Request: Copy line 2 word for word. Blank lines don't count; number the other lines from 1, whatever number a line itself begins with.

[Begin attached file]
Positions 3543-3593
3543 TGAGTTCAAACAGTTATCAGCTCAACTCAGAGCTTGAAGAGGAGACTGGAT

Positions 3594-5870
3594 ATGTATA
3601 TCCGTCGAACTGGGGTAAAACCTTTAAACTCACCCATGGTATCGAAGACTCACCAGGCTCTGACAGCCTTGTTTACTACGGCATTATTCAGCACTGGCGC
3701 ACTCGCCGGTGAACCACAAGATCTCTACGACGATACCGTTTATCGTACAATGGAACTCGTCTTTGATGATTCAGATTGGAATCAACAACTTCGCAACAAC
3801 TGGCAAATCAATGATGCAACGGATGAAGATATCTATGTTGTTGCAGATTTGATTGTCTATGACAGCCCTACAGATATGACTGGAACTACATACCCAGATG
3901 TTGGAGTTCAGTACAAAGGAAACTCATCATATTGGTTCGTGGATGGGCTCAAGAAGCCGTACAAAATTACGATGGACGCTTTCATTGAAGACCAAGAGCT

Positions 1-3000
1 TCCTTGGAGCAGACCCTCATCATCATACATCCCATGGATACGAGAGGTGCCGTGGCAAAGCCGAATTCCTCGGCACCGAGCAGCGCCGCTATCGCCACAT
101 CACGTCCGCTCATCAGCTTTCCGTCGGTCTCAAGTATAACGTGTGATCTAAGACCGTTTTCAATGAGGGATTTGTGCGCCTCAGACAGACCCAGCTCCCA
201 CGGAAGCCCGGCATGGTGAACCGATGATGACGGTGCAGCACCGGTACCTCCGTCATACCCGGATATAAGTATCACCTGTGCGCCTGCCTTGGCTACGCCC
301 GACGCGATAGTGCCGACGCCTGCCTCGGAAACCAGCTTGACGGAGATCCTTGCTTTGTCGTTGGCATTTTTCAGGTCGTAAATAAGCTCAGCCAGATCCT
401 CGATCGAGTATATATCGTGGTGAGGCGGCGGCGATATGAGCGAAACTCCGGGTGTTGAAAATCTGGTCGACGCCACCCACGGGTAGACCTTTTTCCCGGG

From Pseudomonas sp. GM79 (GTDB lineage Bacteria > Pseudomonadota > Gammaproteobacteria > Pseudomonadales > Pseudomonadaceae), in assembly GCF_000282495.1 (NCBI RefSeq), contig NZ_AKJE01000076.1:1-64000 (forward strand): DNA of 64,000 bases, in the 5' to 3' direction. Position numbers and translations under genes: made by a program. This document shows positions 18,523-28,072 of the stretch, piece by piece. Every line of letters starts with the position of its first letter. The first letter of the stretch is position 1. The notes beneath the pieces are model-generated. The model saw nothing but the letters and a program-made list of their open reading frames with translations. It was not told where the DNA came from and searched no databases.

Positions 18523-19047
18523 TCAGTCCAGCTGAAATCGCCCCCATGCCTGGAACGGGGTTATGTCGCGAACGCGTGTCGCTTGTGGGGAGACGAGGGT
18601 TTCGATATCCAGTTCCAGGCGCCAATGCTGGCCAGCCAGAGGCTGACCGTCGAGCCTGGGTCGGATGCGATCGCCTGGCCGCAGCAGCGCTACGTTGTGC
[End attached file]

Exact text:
3543 TGAGTTCAAACAGTTATCAGCTCAACTCAGAGCTTGAAGAGGAGACTGGAT